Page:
Fulfillment throughout a lifetime

A look into how views on fulfillment and joy change as we go through life.

Tatyana Salem, Co-Editor-in-Chief

Joy flows much like a body of water, coming in waves or flowing steadily for some time, yet this emotion can leave as quickly as it came. Every individual is unique, and what people enjoy tends to change over a lifetime. A child’s mind, relatively simple in comparison to that of a hormone-filled teenager’s mind, is far different from an adult’s fully developed brain. As humans get older, the focus of what brings them fulfillment changes with age. 

One of Maxwell Shofner’s favorite puppies. She is a Central Asian Shepard named Masha. (Tatyana Salem )

9-year-old Maxwell Shofner, eyes bright with excitement to be doing his first interview, feels that joy comes from the physical embrace of loved ones. 

“Hugs from my parents [make me the happiest] because, well they’re hugs,” Shofner explained excitedly.

 Joy does not just come from hugs though, it comes from puppies as well. 

“The dogs at [my daycare] are very cute, they’re just puppies, and they’re huge! They’re great for cuddles.”

One of Maxwell Shofner’s favorite puppies, Apollo. He is a Caucasian Ovcharka. (Tatyana Salem)

Bright-eyed children turn into teens; teenagers navigating their way through high school and the complexities of entering adulthood. 

18-year-old Gabe Matsuura sees fulfillment in a more complex light than young Max Shofner. For Matsuura, joy comes from being able to balance the activities in his everyday life.

“The ebb and flow of balancing work, be that school work [or] working [at Chick-fil-A], mixed with making sure [I] fit things I enjoy in where I can and making sure there is always a goal [to accomplish] makes me feel balanced,” Matsuura said.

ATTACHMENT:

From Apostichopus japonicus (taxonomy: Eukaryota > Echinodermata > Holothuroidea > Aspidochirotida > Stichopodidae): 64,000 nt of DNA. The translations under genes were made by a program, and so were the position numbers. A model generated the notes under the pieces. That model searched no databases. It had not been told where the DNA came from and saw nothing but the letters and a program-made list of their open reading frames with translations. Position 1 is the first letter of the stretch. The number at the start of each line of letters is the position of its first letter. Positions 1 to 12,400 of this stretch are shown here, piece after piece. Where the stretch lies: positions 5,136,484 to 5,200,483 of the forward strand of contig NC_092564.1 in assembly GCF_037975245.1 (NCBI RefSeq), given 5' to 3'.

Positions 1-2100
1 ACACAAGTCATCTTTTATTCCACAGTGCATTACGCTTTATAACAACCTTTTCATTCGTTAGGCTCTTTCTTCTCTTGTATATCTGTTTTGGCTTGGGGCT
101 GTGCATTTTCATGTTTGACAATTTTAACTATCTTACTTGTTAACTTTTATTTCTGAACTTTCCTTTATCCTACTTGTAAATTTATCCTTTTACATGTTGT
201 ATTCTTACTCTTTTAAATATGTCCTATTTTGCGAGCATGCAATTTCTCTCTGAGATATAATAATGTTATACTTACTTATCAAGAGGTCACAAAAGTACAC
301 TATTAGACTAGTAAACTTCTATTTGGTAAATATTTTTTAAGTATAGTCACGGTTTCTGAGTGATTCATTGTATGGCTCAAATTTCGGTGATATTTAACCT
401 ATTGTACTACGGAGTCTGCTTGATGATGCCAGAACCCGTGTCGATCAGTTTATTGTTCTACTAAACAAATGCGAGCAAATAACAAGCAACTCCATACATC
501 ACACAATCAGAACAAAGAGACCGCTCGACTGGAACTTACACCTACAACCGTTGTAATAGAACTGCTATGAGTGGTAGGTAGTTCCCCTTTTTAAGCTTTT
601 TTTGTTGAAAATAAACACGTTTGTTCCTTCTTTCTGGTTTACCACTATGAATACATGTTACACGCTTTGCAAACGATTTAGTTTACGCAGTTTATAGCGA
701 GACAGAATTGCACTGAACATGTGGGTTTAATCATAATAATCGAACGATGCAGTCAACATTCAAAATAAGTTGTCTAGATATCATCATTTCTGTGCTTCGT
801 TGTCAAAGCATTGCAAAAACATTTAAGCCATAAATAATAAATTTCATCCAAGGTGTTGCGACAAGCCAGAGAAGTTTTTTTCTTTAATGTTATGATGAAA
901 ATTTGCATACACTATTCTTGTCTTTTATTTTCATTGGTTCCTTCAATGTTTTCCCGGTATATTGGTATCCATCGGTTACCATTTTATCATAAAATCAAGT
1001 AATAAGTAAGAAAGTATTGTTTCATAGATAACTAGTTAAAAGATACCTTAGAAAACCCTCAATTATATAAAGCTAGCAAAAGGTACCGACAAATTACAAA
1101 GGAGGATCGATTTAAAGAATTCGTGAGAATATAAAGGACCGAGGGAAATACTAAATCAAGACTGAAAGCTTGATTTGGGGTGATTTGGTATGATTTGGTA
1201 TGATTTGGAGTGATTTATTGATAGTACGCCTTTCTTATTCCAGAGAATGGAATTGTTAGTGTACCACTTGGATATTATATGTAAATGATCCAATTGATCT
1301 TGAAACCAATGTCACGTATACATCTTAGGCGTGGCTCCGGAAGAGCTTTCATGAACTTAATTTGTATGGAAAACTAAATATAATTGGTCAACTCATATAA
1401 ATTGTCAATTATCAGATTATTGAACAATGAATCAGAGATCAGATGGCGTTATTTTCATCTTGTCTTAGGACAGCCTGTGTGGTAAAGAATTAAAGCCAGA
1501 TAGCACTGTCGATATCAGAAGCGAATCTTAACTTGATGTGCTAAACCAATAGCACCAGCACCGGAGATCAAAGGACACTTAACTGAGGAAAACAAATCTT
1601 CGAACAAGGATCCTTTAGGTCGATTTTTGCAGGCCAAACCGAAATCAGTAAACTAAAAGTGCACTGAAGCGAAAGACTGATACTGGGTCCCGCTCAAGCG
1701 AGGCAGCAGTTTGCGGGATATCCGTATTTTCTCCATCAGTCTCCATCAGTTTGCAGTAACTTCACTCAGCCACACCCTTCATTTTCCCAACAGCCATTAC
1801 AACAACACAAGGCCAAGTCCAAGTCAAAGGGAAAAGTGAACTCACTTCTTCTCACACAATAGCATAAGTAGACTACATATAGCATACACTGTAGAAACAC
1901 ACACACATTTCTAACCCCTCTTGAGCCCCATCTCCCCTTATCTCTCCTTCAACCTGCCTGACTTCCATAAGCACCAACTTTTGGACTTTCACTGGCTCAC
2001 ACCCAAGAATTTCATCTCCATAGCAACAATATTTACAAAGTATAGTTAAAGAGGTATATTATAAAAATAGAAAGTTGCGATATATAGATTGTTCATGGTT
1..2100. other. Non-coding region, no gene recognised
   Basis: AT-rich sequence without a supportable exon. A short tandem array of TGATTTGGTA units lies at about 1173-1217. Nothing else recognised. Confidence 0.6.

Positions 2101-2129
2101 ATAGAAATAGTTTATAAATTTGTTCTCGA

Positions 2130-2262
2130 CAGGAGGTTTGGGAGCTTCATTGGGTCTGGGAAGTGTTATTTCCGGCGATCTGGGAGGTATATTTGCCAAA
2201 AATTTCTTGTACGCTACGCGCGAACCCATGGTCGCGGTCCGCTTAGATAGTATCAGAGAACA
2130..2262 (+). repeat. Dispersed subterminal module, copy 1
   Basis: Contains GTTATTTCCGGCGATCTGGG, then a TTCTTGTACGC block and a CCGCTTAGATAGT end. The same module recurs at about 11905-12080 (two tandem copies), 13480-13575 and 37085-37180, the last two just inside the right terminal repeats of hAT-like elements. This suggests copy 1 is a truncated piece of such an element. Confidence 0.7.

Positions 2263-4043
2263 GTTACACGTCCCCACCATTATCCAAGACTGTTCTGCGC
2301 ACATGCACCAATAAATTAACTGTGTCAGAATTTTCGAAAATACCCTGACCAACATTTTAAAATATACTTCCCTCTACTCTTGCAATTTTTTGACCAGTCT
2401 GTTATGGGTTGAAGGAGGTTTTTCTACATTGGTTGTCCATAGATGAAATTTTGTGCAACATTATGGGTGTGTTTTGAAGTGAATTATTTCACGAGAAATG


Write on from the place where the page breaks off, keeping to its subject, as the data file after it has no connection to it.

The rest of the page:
Gabe Matsuura and his girlfriend Alexis DeHorta. (Gabe Matsuura)

As a child grows into a teenager, their views of joy tend to change as they move from the concrete operational stage of life to the formal operational stage.

“One of the things that makes me the happiest is surprising my girlfriend with a coffee from Starbucks. Seeing her face light up brings me so much joy,” Matsuura explained.

While the world can overwhelm a teenager’s still-developing mind, they can appreciate the small things in life. 

For 57-year-old Sandy Regoli, the small things are what bring her the most joy. 

“I prefer to have a single cocktail beer at the end of the day, I [also] like to sit outside and feel the warm breeze. Another thing I enjoy is sitting down watching a movie with my daughter,” said Regoli. 

Although Regoli enjoys a drink at the end of a long workday, her priorities are far different than that of 9-year-old Shofner and 18-year-old Matsuura. 

“I couldn’t live without my son and daughter, I’d be depressed. I need both of them. I can’t live without my Ohana,” she said. 

Shofner feels quite differently though, all he needs to be happy are some friends and an entire water park. 

“If I was stranded on an island all alone I’d bring the Ravine Waterpark with me! There’s food and water there, I could survive. I could survive on the island there and be happy, and my friends could be in the waterpark with me.”

Life consists of the insights we gain throughout our lifetime. Each person’s experience feeds their insights.  This is why, the experiences of those who have lived should not be trivialized.

One of the most important lessons Regoli has lived by to this day is to realize that “it’s all good.”

“Tell yourself it’s all good. Remind yourself that it’s all good. Even in the hard times,” Regoli said.

If believing that “it’s all good” does not work the first time around though, maybe listening to youth will serve you well. Shofner suggests that people should “try my mom’s homemade bread, or my mom’s steak, really people should just try my mom’s cooking to make everything better.”